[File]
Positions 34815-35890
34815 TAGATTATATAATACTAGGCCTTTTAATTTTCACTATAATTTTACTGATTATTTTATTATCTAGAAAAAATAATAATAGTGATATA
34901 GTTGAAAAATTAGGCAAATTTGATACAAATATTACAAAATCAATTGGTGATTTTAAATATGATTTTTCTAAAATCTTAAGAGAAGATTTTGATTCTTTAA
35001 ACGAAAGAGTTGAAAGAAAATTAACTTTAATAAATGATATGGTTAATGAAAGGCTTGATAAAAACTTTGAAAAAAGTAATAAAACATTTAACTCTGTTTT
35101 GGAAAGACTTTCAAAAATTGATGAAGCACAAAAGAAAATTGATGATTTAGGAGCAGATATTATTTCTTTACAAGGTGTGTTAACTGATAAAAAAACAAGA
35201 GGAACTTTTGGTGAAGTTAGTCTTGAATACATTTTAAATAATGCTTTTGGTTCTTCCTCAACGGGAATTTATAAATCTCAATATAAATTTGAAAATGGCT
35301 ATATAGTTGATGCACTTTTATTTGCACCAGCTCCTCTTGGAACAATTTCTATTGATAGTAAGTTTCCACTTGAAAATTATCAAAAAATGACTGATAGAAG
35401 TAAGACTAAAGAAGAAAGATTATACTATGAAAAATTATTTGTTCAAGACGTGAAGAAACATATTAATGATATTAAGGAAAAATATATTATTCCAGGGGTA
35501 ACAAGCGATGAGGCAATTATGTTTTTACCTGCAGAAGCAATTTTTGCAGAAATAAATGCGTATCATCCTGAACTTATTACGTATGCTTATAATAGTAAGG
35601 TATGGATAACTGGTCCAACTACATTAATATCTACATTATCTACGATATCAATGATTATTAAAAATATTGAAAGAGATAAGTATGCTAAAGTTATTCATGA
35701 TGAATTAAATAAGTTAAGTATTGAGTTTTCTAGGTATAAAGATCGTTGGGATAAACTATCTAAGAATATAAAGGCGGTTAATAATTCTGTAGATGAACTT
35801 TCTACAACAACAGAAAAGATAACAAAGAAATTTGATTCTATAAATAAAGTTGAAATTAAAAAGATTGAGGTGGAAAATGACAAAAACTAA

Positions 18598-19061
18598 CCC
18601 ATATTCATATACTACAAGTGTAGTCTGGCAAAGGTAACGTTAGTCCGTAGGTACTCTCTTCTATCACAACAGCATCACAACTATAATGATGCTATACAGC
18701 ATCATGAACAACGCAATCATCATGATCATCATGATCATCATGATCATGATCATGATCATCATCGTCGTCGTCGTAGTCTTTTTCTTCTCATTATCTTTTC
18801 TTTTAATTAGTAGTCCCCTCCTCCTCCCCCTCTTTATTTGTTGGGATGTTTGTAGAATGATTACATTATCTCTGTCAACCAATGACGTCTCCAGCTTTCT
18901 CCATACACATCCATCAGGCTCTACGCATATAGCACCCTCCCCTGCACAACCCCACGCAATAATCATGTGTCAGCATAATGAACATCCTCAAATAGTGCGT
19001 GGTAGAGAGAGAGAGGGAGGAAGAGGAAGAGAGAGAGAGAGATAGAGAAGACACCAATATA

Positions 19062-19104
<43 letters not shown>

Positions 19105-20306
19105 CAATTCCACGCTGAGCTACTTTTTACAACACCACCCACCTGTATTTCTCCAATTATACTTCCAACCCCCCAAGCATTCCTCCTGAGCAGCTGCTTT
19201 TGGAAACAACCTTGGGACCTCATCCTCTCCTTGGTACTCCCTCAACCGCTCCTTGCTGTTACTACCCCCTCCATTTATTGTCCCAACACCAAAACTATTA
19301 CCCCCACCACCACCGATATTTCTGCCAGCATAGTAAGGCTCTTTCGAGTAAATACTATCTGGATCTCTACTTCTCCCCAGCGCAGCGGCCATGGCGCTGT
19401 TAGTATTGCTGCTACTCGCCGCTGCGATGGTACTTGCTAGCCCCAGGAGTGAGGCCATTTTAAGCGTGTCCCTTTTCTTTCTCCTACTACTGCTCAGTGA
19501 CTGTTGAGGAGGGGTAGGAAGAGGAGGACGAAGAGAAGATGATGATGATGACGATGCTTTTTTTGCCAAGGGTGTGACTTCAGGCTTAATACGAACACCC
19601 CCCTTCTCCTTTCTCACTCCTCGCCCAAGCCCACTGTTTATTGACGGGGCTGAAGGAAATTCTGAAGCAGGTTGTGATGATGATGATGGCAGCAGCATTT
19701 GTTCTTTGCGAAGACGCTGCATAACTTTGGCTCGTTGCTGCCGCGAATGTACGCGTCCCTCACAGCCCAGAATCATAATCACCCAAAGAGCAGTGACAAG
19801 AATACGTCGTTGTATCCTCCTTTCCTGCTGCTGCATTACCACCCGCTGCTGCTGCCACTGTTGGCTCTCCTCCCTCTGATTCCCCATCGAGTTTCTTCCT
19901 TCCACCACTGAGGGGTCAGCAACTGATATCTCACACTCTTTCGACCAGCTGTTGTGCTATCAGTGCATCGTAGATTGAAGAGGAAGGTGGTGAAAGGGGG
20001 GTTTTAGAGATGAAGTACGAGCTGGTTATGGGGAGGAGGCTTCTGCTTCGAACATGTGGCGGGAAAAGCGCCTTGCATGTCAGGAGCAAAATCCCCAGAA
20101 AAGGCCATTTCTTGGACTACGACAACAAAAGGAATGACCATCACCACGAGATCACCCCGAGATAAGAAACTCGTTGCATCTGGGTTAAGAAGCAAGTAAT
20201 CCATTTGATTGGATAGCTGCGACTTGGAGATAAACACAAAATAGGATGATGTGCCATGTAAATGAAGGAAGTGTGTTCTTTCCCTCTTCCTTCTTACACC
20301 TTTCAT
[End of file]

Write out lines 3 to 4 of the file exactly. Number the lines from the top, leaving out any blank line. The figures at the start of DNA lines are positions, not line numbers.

34901 GTTGAAAAATTAGGCAAATTTGATACAAATATTACAAAATCAATTGGTGATTTTAAATATGATTTTTCTAAAATCTTAAGAGAAGATTTTGATTCTTTAA
35001 ACGAAAGAGTTGAAAGAAAATTAACTTTAATAAATGATATGGTTAATGAAAGGCTTGATAAAAACTTTGAAAAAAGTAATAAAACATTTAACTCTGTTTT